In the speech, Turnbull suggests that traditional Republican voters would also benefit if they could vote for ‘‘an independent Republican who better represented their values than Mr Trump’s pick and who could go on to win a district on Democrat preferences.’’

‘‘By direct democratic action, voters could ensure they have, in this case, the centre-right representatives that best share the values and political agendas of the majority of the electorate.’’

Over the past few days, the former prime minister has met with members of Congress on Capitol Hill, including Republican Adam Kinzinger, who has been repudiated by his party after voting to impeach Donald Trump and now sits on the House Committee investigating the January 6 Capitol attack.

Turnbull, who last year backed former prime minister Kevin Rudd’s call for a royal commission into Rupert Murdoch’s influence over Australian politics, criticised News Corporation in his speech for legitimising ‘‘the type of crazy factfree, conspiracy-laden content that used to be the preserve of social media alone’’.

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Simon Holmes à Court, who ran a crowd-funding campaign backing ‘teal’ independents’ stunning showing at May’s federal election, is making the bold prediction they...

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Turnbull: Vote for ‘teals’ can fix nation

Washington: Former Prime Minister Malcolm Turnbull has encouraged Australians to vote for independents a month after he declined to say if he would vote for Liberal MP Dave Sharma in his former seat of Wentworth.

By Farrah Tomazin
SMH’s North America correspondent

Washington: Former Prime Minister Malcolm Turnbull has encouraged Australians to vote for independents a month after he declined to say if he would vote for Liberal MP Dave Sharma in his former seat of Wentworth.

In an intervention likely to infuriate the former colleagues Turnbull led to victory in 2016, the former Liberal leader has entered the fray in a speech concluding that ‘‘even if the members of a political party cannot escape from the thrall of the dominant faction, their traditional supporters in the electorate can do so by voting for an independent who has a real chance of success’’.

Due to address the Washington Harvard Club at 8am today (AEST), Turnbull is expected to say that the Australian Liberal Party had once been a broad church of liberal and conservative traditions, but since his ‘‘deposition in 2018’’, moderate voices had become increasingly marginalised – ‘‘especially on the toxically controversial issue of climate change, where the political right, supported by Murdoch’s media, have opposed effective action for many years’’.

In a copy of the speech provided to The Sydney Morning Herald, he notes there is also growing grassroots support for small-l liberal independent candidates who are typically progressive on climate and social issues, and are now threatening his former colleagues in once-safe Liberal seats.

‘‘In many respects, this may be the most interesting part of the whole election, because if more of these ‘teal’ independents win, it will mean the capture of the Liberal Party will be thwarted by direct, democratic action from voters,’’ Turnbull will tell the club, whose members are made up of Harvard University alumni and associates.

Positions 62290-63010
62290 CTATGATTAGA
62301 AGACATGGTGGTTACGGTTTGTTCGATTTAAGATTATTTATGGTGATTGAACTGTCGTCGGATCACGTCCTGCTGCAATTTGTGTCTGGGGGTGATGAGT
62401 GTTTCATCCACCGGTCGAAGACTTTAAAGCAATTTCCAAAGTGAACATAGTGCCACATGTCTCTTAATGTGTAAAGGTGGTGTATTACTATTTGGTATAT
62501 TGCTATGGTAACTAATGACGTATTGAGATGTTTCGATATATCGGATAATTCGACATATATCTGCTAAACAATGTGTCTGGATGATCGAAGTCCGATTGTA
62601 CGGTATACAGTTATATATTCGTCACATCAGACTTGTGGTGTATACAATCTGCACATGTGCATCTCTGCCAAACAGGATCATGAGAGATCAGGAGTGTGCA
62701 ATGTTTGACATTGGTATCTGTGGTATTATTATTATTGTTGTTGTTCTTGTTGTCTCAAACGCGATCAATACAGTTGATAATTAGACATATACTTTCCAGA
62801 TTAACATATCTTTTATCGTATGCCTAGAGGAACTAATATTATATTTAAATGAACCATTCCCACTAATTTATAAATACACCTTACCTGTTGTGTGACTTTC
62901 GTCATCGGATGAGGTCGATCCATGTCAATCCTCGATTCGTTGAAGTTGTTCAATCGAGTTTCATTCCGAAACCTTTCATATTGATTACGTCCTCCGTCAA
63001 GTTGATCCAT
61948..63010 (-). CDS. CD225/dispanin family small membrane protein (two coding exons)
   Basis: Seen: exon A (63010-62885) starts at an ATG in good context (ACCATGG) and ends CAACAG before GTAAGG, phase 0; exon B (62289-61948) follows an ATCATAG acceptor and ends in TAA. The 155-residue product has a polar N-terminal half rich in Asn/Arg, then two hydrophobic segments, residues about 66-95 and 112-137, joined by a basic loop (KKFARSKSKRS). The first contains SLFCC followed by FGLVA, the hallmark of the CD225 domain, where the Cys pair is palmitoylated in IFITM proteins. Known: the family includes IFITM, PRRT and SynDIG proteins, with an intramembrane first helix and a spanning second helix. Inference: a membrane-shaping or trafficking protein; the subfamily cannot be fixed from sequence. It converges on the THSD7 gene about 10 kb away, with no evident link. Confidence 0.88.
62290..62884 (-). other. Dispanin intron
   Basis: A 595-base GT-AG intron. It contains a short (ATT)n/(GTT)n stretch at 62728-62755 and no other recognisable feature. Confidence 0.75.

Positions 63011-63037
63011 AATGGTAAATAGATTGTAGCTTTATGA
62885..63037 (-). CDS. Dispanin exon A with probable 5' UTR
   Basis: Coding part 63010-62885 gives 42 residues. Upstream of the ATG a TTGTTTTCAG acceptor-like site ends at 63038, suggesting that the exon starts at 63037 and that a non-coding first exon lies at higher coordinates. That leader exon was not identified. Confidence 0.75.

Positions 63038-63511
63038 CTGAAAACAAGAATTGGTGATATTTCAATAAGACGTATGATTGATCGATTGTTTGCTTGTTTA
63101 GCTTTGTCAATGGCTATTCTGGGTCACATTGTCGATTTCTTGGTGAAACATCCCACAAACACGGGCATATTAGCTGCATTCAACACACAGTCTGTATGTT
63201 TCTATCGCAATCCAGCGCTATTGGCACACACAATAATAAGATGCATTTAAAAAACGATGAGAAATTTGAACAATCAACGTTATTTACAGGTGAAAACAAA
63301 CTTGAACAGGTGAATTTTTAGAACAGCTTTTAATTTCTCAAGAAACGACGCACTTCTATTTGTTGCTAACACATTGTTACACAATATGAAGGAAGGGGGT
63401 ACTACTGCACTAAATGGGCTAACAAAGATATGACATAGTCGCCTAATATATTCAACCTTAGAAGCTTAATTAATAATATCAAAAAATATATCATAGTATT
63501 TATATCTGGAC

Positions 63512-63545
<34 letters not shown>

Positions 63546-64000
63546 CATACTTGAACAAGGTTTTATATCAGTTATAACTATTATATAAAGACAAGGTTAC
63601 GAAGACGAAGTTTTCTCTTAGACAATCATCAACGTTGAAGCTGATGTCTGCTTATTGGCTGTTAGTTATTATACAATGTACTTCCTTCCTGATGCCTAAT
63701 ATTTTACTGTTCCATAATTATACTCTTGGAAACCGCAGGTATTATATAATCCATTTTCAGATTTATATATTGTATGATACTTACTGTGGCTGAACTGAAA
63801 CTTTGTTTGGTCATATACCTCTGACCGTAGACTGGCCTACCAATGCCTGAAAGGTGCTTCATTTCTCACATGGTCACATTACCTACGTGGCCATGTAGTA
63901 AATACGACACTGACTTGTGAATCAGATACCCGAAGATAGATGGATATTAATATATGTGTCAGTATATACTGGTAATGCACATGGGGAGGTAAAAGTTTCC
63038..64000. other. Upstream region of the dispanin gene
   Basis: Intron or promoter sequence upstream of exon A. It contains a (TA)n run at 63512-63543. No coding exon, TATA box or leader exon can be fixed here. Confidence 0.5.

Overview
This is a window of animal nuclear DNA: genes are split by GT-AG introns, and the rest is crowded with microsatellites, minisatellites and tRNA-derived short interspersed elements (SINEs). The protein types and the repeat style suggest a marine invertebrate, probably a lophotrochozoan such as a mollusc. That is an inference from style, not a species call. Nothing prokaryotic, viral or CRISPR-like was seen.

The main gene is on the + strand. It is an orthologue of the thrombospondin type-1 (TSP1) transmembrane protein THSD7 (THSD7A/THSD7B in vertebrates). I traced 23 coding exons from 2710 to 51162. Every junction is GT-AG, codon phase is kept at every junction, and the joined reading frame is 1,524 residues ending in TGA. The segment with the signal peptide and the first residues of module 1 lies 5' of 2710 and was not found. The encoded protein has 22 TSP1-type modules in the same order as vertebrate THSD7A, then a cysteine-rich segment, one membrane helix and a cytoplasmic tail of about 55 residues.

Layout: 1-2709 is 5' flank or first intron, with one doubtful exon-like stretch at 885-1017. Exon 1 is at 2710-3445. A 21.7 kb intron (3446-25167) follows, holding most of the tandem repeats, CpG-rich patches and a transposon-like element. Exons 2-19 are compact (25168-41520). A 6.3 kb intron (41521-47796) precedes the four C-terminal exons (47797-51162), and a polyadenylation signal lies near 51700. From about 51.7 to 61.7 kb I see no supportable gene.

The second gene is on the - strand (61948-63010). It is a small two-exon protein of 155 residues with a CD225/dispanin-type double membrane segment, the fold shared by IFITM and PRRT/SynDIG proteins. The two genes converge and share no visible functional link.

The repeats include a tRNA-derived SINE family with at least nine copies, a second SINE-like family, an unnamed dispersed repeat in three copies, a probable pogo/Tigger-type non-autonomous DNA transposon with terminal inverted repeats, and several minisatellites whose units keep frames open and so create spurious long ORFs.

While Turnbull has been a trenchant critic of the federal government since he resigned from parliament in 2018, his Harvard Club speech marks the first time he has weighed into the federal election campaign.

The proposal that the 22 ‘‘teal’’ independents might best represent Liberal values marks a further break between Turnbull and the party he led after he accused Prime Minister Scott Morrison of being a serial liar last November.

Defence Minister Peter Dutton told 2GB radio last year that Turnbull was ‘‘totally consumed by hatred and this desire to bring down the Morrison government’’.

In March, Turnbull declined to say how he would vote but said the rise of small-l liberal independents was an understandable reaction to the federal Liberals ‘‘being seen as too right-wing on most issues’’, particularly climate change.

In the speech, Turnbull suggests that traditional Republican voters would also benefit if they could vote for ‘‘an independent Republican who better represented their values than Mr Trump’s pick and who could go on to win a district on Democrat preferences.’’

‘‘By direct democratic action, voters could ensure they have, in this case, the centre-right representatives that best share the values and political agendas of the majority of the electorate.’’

Over the past few days, the former prime minister has met with members of Congress on Capitol Hill, including Republican Adam Kinzinger, who has been repudiated by his party after voting to impeach Donald Trump and now sits on the House Committee investigating the January 6 Capitol attack.

Turnbull, who last year backed former prime minister Kevin Rudd’s call for a royal commission into Rupert Murdoch’s influence over Australian politics, criticised News Corporation in his speech for legitimising ‘‘the type of crazy factfree, conspiracy-laden content that used to be the preserve of social media alone’’.

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Independents versus a broken system

0
Despite the efforts of the media to discredit the independents’ movement, attempting to tag them as “fake independents” and otherwise minimising their coverage, there...

Campaigner behind teal victory reveals his stunning next move

0
Simon Holmes à Court, who ran a crowd-funding campaign backing ‘teal’ independents’ stunning showing at May’s federal election, is making the bold prediction they...

Independents versus a broken system

0
Despite the efforts of the media to discredit the independents’ movement, attempting to tag them as “fake independents” and otherwise minimising their coverage, there...

How does the government’s long-awaited anti-corruption bill rate? An integrity expert breaks it down

0
How does the government’s long-awaited anti-corruption bill rate? An integrity expert breaks it down A J Brown, Griffith University The prospects of Australia securing a strong federal...

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0
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Arizona Senate votes to repeal 1864 abortion ban.

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🌟🎉 Breaking News at Pigsfly News 🎉🌟 Hey, folks! 👋 Something INCREDIBLE has happened, and it’s about time we shout it from the rooftops! 📣...

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April 30 (Reuters) - In a striking display of leniency that baffles many, former President Donald Trump has been fined just $9,000 for his...